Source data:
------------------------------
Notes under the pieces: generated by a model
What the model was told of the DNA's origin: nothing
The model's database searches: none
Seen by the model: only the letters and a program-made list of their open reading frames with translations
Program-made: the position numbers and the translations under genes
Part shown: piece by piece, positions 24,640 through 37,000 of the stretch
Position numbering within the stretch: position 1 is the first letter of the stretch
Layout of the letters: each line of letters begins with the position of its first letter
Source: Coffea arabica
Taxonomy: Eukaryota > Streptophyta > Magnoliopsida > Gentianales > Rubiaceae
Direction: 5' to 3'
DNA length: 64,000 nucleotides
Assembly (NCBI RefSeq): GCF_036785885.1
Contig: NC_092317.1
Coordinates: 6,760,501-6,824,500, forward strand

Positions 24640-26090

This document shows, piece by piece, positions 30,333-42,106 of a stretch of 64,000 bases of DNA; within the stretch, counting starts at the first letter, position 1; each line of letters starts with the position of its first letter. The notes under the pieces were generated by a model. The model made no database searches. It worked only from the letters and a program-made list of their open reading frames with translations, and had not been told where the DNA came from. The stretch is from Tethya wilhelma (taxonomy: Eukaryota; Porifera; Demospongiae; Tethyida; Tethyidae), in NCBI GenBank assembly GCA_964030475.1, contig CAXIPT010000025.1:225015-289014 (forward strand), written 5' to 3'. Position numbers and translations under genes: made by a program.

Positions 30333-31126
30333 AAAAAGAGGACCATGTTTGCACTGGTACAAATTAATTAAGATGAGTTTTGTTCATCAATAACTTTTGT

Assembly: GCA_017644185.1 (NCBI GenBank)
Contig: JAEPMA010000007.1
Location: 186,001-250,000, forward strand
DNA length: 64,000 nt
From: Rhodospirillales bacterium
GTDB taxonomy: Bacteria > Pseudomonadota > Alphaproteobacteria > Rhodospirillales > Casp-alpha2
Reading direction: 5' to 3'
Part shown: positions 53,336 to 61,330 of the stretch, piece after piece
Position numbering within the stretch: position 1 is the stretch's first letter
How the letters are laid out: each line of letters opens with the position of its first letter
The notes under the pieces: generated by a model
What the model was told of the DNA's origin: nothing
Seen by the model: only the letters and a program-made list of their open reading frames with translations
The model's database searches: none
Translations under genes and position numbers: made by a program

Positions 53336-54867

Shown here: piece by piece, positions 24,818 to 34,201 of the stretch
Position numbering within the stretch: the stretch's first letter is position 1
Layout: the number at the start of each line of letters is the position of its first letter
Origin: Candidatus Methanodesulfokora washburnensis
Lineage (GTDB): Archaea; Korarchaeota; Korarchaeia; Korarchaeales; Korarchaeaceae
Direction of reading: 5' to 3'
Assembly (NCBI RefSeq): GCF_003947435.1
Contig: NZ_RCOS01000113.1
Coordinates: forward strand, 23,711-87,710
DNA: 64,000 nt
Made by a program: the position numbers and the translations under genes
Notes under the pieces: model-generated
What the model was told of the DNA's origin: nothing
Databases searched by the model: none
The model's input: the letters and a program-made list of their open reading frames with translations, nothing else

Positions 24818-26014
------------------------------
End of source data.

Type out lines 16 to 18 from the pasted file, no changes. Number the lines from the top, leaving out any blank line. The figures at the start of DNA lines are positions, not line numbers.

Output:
Positions 24640-26090

This document shows, piece by piece, positions 30,333-42,106 of a stretch of 64,000 bases of DNA; within the stretch, counting starts at the first letter, position 1; each line of letters starts with the position of its first letter. The notes under the pieces were generated by a model. The model made no database searches. It worked only from the letters and a program-made list of their open reading frames with translations, and had not been told where the DNA came from. The stretch is from Tethya wilhelma (taxonomy: Eukaryota; Porifera; Demospongiae; Tethyida; Tethyidae), in NCBI GenBank assembly GCA_964030475.1, contig CAXIPT010000025.1:225015-289014 (forward strand), written 5' to 3'. Position numbers and translations under genes: made by a program.

Positions 30333-31126